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Pitt Football

Paris Ford ‘Feels Real Good’ Back Where He Belongs at Safety



PITTSBURGH — Ironically, one of the first practice drills of the 2019 season for Pitt redshirt sophomore Paris Ford had him backpedaling.

It’s fitting because Ford, after spending one season as a reserve cornerback, is moving backward — from corner back into the middle of the field at safety, where he feels he belonged all the time.

“It feels real good to be back at my position,” Ford said after practice on Wednesday. “That’s what I was recruited for, but the team needed me at corner, so that’s what I did for the team, but I’m real happy to be back at safety.”

Ford, a four-star prospect out of Steel Valley High School, has had to patiently wait his turn after redshirting as a freshman in 2017 and playing in nine games as a reserve in 2018.

That taste of playing time, combined with the move back to his more natural positions, has Ford excited for the start of the season already.

“I can’t wait, man,” Ford said. “I’ve been dreaming it. I feel like I’ve been a chained dog, but right now, I’m ready to rage out.”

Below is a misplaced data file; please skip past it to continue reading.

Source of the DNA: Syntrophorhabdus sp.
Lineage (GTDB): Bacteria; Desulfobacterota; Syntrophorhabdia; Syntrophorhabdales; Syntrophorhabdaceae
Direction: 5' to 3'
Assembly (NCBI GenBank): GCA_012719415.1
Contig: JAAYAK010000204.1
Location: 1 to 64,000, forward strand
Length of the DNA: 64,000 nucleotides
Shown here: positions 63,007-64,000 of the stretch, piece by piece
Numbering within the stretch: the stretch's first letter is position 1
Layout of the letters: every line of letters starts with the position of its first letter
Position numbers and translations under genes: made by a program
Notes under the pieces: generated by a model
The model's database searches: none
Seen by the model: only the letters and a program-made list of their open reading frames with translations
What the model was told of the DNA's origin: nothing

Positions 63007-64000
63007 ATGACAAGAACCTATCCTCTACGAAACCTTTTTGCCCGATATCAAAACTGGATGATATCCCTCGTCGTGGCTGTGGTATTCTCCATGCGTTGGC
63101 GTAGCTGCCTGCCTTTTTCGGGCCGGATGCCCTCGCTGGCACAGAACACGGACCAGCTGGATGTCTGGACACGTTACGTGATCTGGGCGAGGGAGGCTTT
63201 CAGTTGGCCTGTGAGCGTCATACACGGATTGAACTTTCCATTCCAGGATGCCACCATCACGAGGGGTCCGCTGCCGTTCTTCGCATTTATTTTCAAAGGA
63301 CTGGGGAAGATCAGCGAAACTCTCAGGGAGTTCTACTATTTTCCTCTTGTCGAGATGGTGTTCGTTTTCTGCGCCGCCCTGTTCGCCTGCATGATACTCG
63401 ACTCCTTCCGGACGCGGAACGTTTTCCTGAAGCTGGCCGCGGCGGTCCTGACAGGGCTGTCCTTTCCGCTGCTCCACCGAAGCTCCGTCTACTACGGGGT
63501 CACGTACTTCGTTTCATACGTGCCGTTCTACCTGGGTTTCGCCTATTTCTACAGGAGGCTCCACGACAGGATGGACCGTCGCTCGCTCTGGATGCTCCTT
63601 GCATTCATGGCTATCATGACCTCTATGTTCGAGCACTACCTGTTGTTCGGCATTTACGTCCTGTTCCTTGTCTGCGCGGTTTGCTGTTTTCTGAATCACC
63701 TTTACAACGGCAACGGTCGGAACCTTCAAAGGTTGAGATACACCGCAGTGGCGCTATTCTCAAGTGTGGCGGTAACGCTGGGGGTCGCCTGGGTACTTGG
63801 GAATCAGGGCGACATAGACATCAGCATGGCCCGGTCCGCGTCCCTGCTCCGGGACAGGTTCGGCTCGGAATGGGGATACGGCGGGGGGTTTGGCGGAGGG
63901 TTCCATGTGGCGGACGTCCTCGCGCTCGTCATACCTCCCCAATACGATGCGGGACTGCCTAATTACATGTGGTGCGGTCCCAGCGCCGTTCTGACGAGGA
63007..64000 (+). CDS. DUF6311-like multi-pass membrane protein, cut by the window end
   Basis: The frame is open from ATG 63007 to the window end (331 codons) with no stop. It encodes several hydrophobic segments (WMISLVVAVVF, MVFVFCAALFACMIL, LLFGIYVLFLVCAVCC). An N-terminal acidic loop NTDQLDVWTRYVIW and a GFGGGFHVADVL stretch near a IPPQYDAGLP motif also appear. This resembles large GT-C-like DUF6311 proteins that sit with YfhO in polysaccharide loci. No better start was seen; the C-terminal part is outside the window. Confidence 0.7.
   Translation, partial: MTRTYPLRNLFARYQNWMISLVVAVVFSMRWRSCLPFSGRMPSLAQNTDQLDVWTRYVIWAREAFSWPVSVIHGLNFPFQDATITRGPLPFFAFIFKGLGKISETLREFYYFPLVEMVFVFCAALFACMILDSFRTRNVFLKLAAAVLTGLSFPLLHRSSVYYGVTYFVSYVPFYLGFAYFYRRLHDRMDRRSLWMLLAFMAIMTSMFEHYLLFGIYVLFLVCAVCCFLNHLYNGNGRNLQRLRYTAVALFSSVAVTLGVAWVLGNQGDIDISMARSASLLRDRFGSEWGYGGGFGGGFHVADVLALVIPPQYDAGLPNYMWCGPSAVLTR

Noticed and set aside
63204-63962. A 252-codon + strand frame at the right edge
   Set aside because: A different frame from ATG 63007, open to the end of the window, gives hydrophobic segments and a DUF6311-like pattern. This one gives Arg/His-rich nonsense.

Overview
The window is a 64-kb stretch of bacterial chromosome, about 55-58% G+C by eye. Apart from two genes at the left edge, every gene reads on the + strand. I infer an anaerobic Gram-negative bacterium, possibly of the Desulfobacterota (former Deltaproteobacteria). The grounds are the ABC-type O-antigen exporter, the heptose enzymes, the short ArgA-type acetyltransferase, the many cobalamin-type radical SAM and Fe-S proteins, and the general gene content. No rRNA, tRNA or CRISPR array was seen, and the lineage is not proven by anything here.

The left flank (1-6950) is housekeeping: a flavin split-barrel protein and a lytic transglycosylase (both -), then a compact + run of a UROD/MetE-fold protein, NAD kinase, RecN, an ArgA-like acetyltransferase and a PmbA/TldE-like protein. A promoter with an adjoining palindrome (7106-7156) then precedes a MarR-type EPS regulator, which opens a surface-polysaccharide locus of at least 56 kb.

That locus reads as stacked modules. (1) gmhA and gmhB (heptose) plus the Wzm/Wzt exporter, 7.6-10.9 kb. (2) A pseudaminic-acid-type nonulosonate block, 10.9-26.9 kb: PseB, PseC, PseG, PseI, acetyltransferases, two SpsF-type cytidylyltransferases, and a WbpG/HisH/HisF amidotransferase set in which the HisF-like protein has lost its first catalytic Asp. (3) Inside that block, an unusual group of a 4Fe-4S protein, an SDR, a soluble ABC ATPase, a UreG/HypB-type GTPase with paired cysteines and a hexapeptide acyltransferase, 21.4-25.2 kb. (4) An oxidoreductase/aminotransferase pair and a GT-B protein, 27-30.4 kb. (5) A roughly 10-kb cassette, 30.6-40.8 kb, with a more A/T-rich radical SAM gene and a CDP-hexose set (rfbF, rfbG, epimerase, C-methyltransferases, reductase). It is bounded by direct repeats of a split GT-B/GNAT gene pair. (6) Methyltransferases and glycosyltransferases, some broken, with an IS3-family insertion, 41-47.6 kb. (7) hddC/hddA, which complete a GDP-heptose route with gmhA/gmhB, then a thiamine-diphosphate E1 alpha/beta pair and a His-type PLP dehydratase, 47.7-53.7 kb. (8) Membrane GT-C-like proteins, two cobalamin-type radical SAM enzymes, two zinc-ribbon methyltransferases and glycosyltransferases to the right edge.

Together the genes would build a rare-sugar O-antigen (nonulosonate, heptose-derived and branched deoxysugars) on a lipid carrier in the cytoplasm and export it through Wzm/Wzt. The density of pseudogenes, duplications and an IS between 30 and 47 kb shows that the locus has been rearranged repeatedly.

Ford said that he’s been spending extra time in the film room with starting field safety Damar Hamlin in order to become a better student of then game. Hamlin has been impressed so far.

“I’m helping him 100 percent,” Hamlin said. “We even meet at night time, he comes over my house for like an hour, two hours, talking about football, talking about formations.”

Ford said that’s all a part of maturing as a person, and not just as a football player, through his first two years of college.

“I’m starting to mature,” he said. “I feel like college teaches you how to be man, turn a boy to a man, and I feel like I’m making that step right now.”

Head coach Pat Narduzzi has also seen that maturation process, and citied a recent of example of Ford going above and beyond in the classroom.

“We’ve got two week blocks for study hall. Forget football, if you’re don’t have discipline or you’re not mature down here (on the practice field), you’re not going to be mature up there (on campus),” Narduzzi said. “He got two extra hours of study hall. That shows maturity right there.”

All that’s left now is for Ford to transfer the extra work onto the football field in 2019. Though he’s playing at a position where he’s more comfortable, it’s still not going to be easy for Ford to fight through the competition and onto the playing field.

Damar Hamlin will return to start at one safety spot — he said Wednesday that he can play either — and Ford is one of four players vying for playing time at safety, along with redshirt senior Jazzee Stocker and redshirt juniors Therran Coleman and Bricen Garner.

Sandy Schall, Coldwell Banker
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